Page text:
From this comment from NLog developer:

It is not about in-app-purchases, but the lack of paid upgrades. It is simply not working to deliver lifetime free upgrades for a few bucks app. The result is that 95% of all apps I bought (and I bought many many) never saw a serious upgrade. The bizz model of the App Store is only supporting one-hit-wonders. Fire and forget. I would have given all NLog classic users a crossgrade option to NLog MIDI, but Apple does not allow this. At the end indie developers will only be able to continue their work, if people are willing to pay from time to time some money which is in most places less than a drink. Paid upgrades would be best, but who is able to direct Apple?

GB – although a quite disappointing app compared to the abilities Apple has – will put even more pressure on indie app developers. And they copied a lot of features from indie dev apps. Further Apple does not care about providing a plug-in model. Although: They have all technology in place. The full Audio Unit stuff is already in iOS and we are using it daily.

Fortunately Google is not doing music apps – yet. But Android still has too much fragmentation.

I have no bet where the community will be in 6 or 12 months. But the Audanika story is not very encouraging.

At the end it all depends if we are finding enough creativity and energy to develop music apps which user are willing to pay for. It is in our hands, but Apple is not always helpful.

If it isn’t already, then pricing is going to become a big issue for developers and not just music devs, but lots of others too. Personally I’d be more than happy to pay for upgrades so long as you can opt to skip them if you wish, and I accept that not all updates work as in-app purchases. Clip to Evernote


  1. But cant an app be removed from the store by the dev
    when a new one is going to replace it soon?

    But yeah I would pay for updates that keep an app alive.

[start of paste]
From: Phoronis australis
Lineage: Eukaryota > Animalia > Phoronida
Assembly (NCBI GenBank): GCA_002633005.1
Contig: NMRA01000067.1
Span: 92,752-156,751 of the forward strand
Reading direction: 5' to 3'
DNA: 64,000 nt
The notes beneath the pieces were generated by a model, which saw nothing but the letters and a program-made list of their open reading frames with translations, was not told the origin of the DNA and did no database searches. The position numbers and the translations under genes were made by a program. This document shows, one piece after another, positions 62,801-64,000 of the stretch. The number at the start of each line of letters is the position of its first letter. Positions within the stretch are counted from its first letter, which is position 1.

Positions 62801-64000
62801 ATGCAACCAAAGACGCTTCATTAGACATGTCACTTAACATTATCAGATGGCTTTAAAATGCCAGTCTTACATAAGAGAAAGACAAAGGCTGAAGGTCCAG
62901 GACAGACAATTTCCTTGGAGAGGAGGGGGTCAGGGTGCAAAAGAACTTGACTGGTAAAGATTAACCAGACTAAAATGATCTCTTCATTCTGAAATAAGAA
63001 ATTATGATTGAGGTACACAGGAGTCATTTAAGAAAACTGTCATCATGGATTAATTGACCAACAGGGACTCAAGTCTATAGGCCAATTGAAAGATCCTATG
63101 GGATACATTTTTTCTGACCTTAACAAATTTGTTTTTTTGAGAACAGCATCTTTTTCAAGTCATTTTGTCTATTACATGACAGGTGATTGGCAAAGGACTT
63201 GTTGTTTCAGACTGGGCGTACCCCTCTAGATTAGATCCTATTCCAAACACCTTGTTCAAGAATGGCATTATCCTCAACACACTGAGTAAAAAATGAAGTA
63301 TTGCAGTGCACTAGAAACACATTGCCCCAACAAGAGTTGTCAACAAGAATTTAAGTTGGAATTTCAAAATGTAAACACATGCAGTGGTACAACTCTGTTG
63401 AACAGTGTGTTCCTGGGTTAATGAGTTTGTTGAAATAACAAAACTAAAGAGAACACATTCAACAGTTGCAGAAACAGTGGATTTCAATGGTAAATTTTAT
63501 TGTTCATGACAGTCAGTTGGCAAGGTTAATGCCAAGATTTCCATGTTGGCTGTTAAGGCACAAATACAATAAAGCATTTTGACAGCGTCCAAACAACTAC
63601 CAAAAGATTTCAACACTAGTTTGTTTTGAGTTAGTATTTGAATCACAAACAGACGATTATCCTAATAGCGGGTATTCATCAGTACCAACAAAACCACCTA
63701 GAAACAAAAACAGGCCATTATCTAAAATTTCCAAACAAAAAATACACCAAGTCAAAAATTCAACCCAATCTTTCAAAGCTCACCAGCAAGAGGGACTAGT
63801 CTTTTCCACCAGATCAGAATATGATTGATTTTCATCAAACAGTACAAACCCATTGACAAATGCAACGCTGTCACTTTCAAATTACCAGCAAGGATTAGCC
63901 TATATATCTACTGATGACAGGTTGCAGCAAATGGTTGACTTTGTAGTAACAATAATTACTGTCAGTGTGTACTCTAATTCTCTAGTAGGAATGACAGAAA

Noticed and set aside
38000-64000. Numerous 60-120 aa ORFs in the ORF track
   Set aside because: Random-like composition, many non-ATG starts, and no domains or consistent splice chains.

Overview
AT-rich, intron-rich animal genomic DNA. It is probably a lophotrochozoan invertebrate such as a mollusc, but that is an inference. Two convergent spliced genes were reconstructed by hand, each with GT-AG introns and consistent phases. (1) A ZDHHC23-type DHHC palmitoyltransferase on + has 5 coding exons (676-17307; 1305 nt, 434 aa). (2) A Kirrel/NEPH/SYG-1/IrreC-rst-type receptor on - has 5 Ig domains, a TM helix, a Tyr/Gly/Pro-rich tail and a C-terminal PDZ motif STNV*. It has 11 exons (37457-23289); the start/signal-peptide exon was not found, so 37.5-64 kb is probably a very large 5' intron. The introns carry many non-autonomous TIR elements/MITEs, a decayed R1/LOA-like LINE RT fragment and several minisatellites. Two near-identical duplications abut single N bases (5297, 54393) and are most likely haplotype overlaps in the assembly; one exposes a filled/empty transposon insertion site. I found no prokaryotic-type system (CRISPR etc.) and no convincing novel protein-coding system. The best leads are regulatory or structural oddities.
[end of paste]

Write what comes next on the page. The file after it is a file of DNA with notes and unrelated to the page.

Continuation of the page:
if its a really good app even donate money

  2. Crapple actually copied Studio.HD in Garage Band. Lol.

    I feel what the dev is saying, but check this.

    Back in the days when software was released it had to be complete because it was released on CD!

    Today I feel like some devs in the AppStore release incomplete apps from the get go and then want to charge extra money for a finished app.

    Just charge me upfront for a complete app and we have no problems.

    When you nickel and dime me for unfinished goods,then we have a serious problem.

  3. @temporubato

    “Further Apple does not care about providing a plug-in model. Although: They have all technology in place. The full Audio Unit stuff is already in iOS and we are using it daily.”

    They may have most if not all of the CoreAudio technology in place (except UI), but they don't have other critical pieces of the technology they would need to support a plug-in model in place. And implementing them is far from trivial.

    In order to implement plug-ins Apple would need to do at least the following:
    – enable support for dynamic libraries in iOS 3rd party apps.
    – change their app distribution, provisioning and security models to support 3rd parties to add libraries to a separately provisioned and sandboxed app. This would require changes to the SDK and development tools, changes to iTunes, changes to the iOS IT management tools, changes to the App Store app, checkout, in-app-purchase, backup, compatibility and compliance testing.

    Any way, the changes required for such a seemingly minor thing as allowing plug-ins ripple throughout the entire iOS ecosystem and touch just about everything.

    Now that we've thought about the costs, think about what sort of benefit is there are for Apple to do this work. Who is the market? How big is it? Bottom-line: does it sell more iPads?

    Then do the math.

  4. I suspect something like ReWire or Jack along with more support in iOS for more diverse kinds of multitasking is more likely than plug-ins. But I'm not very hopeful of GB implementing the former or iOS implementing the latter.

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